Imagine yourself a college freshman, who starts his first academic year at, let’s say. the Public East Stroudsburg University in Pennsylvania. If you entered the university in 2012, you definitely faced all consequences of the budget cutting period. That was the time, when Pennsylvania was in the middle of 7 years of budget cutting for the higher education budget segment.
So, between the time you applied and the moment you enrolled, the tuition in the state went up to 7,5%, while the prices were getting higher and higher. You were the first in your family to enter the college, which is why you kept working part time and also commuting directly from home since it wasn’t that expensive. Your parents were helping you saving some funds from their salaries. Your parents say that was worth it – for their child to become the student government vice president, the editor of the college newspaper and tell a brilliant speech in May. However, before you did that, you were definitely among the students begging for the cuts to stop in the capital. By 2015, the state had cut public universities funding by $3,76 per full-time student, providing its students with only 2/3 of the national average of what the United States contribute to the sector of higher education. From the beginning of the recession, the public universities tuition has reached almost $2000.
Whether the arguments were heard or not, Pennsylvania authorities really raised the higher education budget by 2,5%, for the period from 2016-2017. However, that’s not enough to reach the 33% the state has cut since 2008.
Funds Deficit & the Balanced Budget Threatening the Higher Ed
Unfortunately, this state is not the only one, where the area of higher education is still extremely down since recession start. As the economy rebounds, Pennsylvania’s spending on higher education does not seem to bounce back. Moreover, in some parts of the US more and more funds provided for the public colleges and universities are actually going to the areas such as employee pensions. Historically, higher education has been the area with the balancing budgets. That’s because this segment has the other source of revenue called tuition. It is the only budget area, where costs can be easily pushed on directly to the end user. And exactly that is what a lot of American states are still doing. The amount college and universities students have been asked to contribute to the universities and colleges running cost more than doubled – up to 47%, during the period from 1987 to 2012. Nonetheless, it hasn’t stopped educational establishments from trimming what college and university students receive for their money.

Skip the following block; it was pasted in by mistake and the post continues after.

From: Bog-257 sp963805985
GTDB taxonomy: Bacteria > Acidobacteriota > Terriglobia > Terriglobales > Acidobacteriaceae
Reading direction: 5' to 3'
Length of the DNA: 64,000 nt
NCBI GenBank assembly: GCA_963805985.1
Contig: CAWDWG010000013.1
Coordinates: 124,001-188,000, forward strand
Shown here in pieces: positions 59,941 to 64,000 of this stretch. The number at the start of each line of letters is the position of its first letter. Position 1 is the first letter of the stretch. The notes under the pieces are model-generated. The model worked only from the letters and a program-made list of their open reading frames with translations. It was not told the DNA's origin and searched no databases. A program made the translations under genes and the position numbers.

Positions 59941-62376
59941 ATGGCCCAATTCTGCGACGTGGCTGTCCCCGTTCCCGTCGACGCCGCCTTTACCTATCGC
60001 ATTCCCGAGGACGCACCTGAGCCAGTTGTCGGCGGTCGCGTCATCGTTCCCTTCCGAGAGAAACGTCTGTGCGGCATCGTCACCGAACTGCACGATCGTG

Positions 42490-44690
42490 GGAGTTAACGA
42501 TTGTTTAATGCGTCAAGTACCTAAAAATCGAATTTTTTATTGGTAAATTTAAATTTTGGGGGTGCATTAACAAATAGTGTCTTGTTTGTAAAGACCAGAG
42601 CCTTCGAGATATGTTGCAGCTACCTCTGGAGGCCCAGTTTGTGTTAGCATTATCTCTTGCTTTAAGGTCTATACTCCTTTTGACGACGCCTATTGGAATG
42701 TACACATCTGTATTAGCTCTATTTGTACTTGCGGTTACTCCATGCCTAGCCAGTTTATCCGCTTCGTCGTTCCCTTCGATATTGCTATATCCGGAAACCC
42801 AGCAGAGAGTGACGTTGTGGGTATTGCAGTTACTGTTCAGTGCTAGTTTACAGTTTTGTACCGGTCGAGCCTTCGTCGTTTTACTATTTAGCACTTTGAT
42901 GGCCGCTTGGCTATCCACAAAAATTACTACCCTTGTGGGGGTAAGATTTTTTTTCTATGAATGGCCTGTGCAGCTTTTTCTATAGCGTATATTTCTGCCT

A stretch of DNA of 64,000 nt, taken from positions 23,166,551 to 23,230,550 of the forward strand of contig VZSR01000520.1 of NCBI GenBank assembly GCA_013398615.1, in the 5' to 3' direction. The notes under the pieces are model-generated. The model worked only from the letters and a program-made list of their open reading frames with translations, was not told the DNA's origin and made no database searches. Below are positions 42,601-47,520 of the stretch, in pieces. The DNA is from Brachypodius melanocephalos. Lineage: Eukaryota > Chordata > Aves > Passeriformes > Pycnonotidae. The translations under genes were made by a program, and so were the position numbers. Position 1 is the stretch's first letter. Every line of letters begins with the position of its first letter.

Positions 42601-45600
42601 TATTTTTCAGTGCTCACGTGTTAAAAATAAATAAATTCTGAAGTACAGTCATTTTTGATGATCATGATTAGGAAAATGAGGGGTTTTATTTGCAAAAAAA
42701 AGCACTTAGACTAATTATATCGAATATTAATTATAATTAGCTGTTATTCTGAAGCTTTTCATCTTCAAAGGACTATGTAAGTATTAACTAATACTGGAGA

A Sign of Hope in Hard Economic Times?
In Pennsylvania, 70% of college and university students now leave their alma mater with the average debt of $33 264, which is higher than the national average at the level of $29 000.
Still, some students see the signs of hope. For instance, state investments in public colleges and universities have at least beaten the level that was at the lowest point in 2012. However, given “the sufficient disinvestment” during the period from 2008 to 2014, it’s impossible to say what they will do when the next recession occurs.